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New Generation Thrombectomy Device Reported to be Safe, Effective

SAN FRANCISCO —A new generation mechanical thrombectomy device seems to achieve slightly better recanalization rates than the first generation Mechanical Embolus Removal in Cerebral Ischemia (MERCI) devices, researchers reported here in February at a latebreaking session at the 2007 International Stroke Conference sponsored by the American Stroke Association.

The results also suggest that the new MERCI L5 device can be used safely in conjunction with tissue plasminogen activator (tPA) to achieve even greater restoration of blood flow in patients, said Wade S. Smith, MD, PhD, professor of neurology at the University of California-San Francisco, and principal investigator of the international Multi- MERCI trial.


In a single-arm prospective multicenter study of 164 patients, the recanalization rate with the L5 device was 57.3 percent. When optional adjunctive therapy with tPA was allowed, the recanalization rate reached 69.5 percent, “among the highest in any major acute ischemic stroke trial,” he said.

Of note was that the recanalization rates trended a nonsignificant 9 percent higher than the rate in the original MERCI trial, which used older generation X5 and X6 devices, he said.


Dr. Wade S. Smith said that due to better recanalization and more experienced operators, “We had better outcomes and lower mortality in Multi-MERCI,” the new generation mechanical thrombectomy device.

Due to both better recanalization and more experienced operators, “we had better outcomes and lower mortality in Multi-MERCI,” Dr. Smith said.

Made by Concentric Medical Inc., which funded the studies, the MERCI Retriever was approved for use in the acute treatment of stroke in 2004 based on a study that showed the device significantly restored patency within eight hours of stroke symptom onset in patients ineligible for tPA (Stroke 2005;36:1432–1438).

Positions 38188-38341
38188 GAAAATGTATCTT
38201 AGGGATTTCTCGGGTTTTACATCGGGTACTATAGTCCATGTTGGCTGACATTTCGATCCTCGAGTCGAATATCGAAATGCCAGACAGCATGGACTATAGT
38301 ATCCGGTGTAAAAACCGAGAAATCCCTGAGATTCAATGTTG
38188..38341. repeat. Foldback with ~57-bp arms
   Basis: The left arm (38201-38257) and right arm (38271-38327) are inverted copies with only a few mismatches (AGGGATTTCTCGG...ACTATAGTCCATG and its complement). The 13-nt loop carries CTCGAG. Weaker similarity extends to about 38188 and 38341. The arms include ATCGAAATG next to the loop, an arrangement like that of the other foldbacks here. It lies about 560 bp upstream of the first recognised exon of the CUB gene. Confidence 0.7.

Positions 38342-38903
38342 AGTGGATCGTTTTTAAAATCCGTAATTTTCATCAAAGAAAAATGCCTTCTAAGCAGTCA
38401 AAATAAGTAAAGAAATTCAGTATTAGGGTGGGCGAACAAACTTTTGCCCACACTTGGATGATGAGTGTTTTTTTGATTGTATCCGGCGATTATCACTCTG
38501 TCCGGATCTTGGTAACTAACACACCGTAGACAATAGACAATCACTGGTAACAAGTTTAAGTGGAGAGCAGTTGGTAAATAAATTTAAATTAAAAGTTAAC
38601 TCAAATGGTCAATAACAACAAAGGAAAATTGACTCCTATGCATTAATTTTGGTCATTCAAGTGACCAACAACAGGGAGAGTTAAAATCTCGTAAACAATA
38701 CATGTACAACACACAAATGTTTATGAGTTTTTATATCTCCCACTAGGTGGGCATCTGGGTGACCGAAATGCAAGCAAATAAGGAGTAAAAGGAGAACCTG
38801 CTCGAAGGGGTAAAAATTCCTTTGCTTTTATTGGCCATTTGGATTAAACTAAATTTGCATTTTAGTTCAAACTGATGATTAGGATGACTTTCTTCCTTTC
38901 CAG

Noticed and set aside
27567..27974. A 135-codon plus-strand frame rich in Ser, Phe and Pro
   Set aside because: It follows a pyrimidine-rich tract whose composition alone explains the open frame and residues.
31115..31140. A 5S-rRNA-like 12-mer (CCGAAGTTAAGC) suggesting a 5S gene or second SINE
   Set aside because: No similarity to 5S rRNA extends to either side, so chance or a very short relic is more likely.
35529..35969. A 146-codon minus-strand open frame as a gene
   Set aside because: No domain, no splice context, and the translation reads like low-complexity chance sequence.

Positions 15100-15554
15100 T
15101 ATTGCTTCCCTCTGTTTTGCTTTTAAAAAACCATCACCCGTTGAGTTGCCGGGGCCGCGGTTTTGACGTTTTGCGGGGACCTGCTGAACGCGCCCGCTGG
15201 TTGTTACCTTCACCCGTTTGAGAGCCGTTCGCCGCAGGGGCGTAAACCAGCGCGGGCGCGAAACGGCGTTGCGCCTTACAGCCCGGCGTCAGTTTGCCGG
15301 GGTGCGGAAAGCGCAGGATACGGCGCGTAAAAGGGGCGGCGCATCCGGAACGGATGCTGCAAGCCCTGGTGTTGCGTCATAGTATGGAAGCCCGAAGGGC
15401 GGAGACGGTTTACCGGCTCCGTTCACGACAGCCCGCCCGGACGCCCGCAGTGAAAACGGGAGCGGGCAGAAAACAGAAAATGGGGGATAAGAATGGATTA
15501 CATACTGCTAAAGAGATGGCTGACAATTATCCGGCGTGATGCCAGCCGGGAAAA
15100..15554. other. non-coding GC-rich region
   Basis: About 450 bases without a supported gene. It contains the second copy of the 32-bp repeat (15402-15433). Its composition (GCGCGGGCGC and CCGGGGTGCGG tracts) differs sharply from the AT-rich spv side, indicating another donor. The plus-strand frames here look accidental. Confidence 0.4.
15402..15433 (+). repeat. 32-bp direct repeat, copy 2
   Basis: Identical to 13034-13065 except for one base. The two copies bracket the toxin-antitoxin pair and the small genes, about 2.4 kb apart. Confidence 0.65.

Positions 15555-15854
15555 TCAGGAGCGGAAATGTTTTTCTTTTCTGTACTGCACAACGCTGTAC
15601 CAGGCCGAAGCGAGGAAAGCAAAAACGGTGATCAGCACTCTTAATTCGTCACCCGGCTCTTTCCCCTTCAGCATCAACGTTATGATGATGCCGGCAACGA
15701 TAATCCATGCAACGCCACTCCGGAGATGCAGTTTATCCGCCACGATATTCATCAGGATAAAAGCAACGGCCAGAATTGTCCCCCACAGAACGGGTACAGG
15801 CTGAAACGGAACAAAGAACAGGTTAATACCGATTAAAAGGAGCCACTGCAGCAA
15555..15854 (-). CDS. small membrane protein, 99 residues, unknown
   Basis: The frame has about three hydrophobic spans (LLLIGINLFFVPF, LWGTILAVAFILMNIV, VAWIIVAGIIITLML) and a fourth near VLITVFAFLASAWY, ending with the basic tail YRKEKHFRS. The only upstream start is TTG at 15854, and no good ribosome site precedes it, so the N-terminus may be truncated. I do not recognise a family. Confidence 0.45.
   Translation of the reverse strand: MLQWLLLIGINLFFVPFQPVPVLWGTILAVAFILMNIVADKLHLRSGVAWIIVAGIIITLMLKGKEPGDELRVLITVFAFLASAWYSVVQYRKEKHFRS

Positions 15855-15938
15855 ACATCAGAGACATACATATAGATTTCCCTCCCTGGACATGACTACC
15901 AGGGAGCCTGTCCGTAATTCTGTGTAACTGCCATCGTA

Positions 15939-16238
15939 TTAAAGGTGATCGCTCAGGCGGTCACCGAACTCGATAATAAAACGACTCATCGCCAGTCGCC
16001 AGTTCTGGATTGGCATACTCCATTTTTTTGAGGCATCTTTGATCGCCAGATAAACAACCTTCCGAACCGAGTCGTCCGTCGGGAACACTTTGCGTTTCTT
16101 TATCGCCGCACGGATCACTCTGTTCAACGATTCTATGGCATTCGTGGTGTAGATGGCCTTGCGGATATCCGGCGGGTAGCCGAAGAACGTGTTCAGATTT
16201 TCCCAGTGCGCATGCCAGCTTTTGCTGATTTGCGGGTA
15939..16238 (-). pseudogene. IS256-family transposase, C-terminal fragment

Dr. Smith noted that the first generation X5 and X6 devices have a flexible, tapered nickel titanium wire with a helical distal tip that can be deployed intra-arterially to entrap and retrieve large vessel clots within the brain.

The L5 version incorporates a cylindrical helix with attached filaments to improve securing the clot during retrieval.

The Multi-MERCI trial included patients with acute, large-vessel intracranial, basilar, or vertebral strokes treated at 15 hospitals in the US and Canada. After the first 33 patients were enrolled, physicians were instructed to use the new generation L5 device first; subsequent passes could be made with L5 or X5 and X6 models.

To be eligible, patients had to have a National Institutes of Health Stroke Scale (NIHSS) score of 8 points or higher. [The NIHSS offers parameters for assessing disability post-stroke. The lower the NIHSS, the less disability there is; scores 22 and over are considered severe neurologic disabilities.] Also, treatment had to be initiated within eight hours of stroke symptom onset, which Dr. Smith noted is beyond the three-hour treatment window for tPA.

Pretreatment with intravenous tPA was allowed; physicians were also allowed to give adjuvant intra-arterial tPA if the patient was treated within six hours of symptom onset.

The mean age of the patients, 57 percent women, was 68 years. The site of the vascular occlusion was the middle cerebral artery in 60 percent, intracranial carotid or intracranial carotid bifurcation vessels in 32 percent, and vertebrobasilar in 8 percent.

Eighty percent of all patients were first treated with the L5 device, and 20 percent were treated exclusively with the older X series.